Holland-America Line Archival Collection

(N.A.S.M.) aka HAL (Holland Amerika Lijn)

The Historical Documents from the Holland America Line at the Archives is one of the most popular collections. The passenger lists and menus often have some of the most intricate, beautiful artwork - very elaborate and ornate covers that are treasured the world over. Our collection of passenger lists of the Holland America Line covers the first half of the twentieth century.

Just in case you were wondering, the N.A.S.M. is an Acronym for Nederlandsch-Amerikaansche Stoomvaart Maatschappij.


Holland-America Line Passenger Lists


Front Cover, Ships List, SS Spaarndam, Holland-America Line 1899-09-07



Passenger Manifest, Potsdam, 18 September 1909



Passenger Manifest, Potsdam, 2 August 1913



Passenger Manifest, Veendam, 7 August 1928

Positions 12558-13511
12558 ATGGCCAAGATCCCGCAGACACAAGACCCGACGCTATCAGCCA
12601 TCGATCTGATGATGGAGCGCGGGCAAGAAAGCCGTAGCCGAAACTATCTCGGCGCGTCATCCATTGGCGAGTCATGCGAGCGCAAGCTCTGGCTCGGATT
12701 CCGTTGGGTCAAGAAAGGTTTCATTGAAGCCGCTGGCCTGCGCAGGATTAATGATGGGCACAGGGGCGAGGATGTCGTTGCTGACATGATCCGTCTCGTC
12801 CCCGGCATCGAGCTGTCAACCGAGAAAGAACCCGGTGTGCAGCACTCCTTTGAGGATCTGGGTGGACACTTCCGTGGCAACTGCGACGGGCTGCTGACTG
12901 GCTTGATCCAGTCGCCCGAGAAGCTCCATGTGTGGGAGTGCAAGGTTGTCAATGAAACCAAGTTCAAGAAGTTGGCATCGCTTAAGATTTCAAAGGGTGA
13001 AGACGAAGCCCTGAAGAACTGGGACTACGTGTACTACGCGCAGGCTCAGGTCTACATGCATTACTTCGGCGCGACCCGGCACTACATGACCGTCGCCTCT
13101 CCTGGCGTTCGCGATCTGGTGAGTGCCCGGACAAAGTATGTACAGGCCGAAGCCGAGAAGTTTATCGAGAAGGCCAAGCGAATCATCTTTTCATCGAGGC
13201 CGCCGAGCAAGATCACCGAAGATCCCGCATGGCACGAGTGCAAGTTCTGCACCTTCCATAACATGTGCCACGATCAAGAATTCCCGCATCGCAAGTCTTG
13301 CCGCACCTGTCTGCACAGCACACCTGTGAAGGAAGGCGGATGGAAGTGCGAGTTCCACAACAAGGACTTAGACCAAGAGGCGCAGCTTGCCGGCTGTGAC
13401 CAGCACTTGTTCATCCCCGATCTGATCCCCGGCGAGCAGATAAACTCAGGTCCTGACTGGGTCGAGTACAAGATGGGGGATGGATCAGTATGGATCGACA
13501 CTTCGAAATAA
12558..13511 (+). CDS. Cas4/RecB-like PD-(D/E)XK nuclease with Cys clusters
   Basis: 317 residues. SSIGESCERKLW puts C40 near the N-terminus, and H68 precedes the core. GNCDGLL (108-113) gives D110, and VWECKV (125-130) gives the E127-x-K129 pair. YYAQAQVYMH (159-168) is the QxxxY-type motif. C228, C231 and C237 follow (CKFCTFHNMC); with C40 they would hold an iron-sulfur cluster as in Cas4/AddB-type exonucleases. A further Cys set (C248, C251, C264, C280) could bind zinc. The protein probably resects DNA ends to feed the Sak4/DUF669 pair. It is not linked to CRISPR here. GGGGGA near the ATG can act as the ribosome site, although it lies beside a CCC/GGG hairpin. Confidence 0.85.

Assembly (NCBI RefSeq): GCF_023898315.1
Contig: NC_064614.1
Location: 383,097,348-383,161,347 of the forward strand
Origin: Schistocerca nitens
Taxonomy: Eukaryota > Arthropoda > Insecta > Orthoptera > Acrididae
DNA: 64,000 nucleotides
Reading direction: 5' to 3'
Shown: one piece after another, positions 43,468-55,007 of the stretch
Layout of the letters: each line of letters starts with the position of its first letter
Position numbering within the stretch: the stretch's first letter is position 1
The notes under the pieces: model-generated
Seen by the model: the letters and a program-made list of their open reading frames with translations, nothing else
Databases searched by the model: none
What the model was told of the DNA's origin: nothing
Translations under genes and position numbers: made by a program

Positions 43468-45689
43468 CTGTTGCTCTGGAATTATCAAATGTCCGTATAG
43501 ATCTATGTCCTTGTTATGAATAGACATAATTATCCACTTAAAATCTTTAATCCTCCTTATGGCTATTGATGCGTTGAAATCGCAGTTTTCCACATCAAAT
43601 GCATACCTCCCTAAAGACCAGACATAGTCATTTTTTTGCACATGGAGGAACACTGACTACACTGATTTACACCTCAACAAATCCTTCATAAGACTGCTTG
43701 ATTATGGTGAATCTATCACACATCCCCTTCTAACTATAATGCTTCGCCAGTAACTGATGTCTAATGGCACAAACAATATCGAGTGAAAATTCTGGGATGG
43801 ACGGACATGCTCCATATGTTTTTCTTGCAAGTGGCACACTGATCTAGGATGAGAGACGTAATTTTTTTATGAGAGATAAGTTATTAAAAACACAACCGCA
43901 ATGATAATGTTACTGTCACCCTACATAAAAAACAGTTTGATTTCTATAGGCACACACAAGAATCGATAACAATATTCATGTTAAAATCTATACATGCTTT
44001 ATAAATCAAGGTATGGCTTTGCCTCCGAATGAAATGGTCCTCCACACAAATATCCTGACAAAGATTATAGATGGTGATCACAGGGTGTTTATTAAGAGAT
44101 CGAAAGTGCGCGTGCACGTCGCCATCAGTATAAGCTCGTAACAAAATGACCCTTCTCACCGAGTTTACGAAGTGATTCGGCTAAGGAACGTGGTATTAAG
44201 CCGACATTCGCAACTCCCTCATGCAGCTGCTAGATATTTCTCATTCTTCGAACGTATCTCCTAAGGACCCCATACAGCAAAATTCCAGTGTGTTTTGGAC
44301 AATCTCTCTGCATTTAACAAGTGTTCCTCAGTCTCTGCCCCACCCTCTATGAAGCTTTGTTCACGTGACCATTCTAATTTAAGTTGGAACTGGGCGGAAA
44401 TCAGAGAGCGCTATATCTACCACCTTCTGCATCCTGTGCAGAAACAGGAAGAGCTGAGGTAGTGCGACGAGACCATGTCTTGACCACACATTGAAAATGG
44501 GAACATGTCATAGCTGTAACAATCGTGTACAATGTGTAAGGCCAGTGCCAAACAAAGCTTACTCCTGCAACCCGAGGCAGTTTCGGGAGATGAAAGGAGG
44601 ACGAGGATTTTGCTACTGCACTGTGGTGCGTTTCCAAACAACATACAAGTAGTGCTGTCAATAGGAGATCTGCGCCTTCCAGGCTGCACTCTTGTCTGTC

Front Cover, Passenger Manifest, TSS Nieuw Amsterdam, Holland-America Line, July 1930, Rotterdam to New York



Cover, Holland-America Line SS Statendam First, Tourist, and Third Class Passenger List - 29 June 1934.



Front Cover of a Cabin, Tourist and Third Class Passenger List for the SS Volendam of the Holland-America Line, Departing 9 September 1939 from Antwerp to New York



Holland-America Line Menus


Front Cover, SS Noordam Dinner Bill of Fare - 20 June 1907


1907-06-20 SS Noordam Dinner Menu

Exquisite Vintage Bill of Fare from Thursday, 20 June 1907 featured Filet of Beef à la Nivernais, Veal Sweetbreads with Mushrooms, and Towering Dessert Piece with Nougats. The Noordam served the Rotterdam to New York Transatlantic route. In French with English Translation.